Spain is positively packed with old, lovely little (even tiny) rural towns, and no place more so than the principality of Asturias, astride the Bay of Biscay in our country’s verdant north. Today I’d love to introduce you to an especially special one of them. Some 2½ hours east of the Asturian capital Oviedo, Bulnes is distinguished not just by being ravishly picturesque but also unusually challenging to get to.
You see, this stone village of barely 40 inhabitants, 650 metres (2,133 feet) up in the rugged Picos de Europa mountains, was until not so long ago without electricity and accessible only via footpaths and donkey trails – and to this day it remains the last village in Spain where there’s still no road in.
However, in 2001 a tramway was tunneled in from the nearby village of Poncebos, an eight-minute ride that has allowed a stream of adventurous and nature-loving visitors (especially hikers and climbers) to finally discover the cobblestone lanes and limestone houses set amidst dramatic Asturian crags, precipices, and peaks – the most prominent of which is the 2,519-m (8,264-ft.) Naranjo de Bulnes, aka Picu Urriellu (above).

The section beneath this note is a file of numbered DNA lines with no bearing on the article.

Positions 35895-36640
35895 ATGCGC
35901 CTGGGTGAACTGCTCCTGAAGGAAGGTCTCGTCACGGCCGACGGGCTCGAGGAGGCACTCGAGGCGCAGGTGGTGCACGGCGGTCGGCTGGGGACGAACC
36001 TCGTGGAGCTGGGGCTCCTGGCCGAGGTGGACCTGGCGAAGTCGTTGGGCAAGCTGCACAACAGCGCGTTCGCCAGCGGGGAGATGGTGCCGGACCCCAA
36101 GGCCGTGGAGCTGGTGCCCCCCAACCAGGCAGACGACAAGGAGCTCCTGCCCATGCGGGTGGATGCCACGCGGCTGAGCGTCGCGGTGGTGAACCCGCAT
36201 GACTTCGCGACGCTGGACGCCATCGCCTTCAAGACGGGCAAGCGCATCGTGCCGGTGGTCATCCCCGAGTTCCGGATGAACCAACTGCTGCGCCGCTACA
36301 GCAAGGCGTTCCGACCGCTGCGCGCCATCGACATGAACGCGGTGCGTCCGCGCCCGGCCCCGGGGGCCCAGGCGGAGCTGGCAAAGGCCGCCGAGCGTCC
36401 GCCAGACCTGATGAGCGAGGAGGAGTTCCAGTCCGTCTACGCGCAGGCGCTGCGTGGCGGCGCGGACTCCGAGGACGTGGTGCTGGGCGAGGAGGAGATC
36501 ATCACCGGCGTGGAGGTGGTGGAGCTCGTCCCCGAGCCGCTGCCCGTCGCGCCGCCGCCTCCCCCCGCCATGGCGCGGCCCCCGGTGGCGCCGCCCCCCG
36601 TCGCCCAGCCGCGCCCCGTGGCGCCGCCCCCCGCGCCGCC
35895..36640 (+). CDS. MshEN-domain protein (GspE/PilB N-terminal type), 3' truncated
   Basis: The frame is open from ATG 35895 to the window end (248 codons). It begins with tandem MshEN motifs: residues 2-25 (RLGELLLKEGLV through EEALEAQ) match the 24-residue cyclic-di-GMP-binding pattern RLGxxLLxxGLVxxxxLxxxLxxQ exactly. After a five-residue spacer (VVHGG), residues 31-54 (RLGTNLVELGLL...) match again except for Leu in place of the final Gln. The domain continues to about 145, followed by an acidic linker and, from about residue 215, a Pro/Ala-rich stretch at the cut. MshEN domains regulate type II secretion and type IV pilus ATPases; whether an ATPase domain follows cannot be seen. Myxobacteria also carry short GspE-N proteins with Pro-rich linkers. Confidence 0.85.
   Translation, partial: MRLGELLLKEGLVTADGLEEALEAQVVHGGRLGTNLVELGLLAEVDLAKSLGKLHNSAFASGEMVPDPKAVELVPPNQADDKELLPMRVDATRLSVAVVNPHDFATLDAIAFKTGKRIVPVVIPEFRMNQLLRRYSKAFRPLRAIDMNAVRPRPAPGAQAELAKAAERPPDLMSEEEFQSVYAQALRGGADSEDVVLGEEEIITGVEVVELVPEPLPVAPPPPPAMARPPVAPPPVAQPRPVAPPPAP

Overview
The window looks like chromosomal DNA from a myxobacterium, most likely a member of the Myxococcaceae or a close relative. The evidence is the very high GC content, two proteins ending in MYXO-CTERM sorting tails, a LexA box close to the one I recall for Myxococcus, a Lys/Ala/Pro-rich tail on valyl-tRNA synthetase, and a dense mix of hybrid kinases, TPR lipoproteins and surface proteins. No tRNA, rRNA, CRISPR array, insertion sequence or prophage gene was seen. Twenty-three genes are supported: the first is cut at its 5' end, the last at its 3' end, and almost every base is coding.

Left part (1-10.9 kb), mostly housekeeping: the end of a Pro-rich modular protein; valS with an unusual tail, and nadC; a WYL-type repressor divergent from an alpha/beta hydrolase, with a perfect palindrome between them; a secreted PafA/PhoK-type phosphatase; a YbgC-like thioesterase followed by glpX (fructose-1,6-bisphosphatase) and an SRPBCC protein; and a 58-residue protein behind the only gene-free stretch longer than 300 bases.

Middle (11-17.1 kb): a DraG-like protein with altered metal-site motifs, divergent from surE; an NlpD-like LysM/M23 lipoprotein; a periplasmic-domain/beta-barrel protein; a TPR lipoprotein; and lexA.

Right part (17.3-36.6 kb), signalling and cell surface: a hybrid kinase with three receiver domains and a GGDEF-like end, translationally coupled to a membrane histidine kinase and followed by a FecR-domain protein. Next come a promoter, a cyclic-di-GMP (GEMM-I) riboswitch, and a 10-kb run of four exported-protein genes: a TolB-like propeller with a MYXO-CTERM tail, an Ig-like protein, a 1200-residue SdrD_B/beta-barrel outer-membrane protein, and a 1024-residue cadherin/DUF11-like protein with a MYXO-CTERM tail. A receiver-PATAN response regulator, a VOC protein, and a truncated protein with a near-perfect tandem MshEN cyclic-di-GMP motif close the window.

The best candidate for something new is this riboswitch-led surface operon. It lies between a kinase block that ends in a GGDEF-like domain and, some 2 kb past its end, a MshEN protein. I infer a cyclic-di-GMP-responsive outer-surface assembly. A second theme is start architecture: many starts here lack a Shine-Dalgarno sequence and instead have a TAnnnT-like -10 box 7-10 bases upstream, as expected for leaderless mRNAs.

These days along those lanes you’ll also find a handful of charming small restaurants, shops, and lodgings, such as Bar LaLLende (in addition to serving the wonderful blue-cheese-like cabrales named for the local region, it makes a mean roast kid goat and fabada, classic Asturian fava-bean stew). But despite a certain amount of low-level tourism having reached Bulnes, you’ll still find yourself utterly entranced by one of Europe’s most remote villages.
More info in English on the Cabrales region: TurismodeAsturias.es.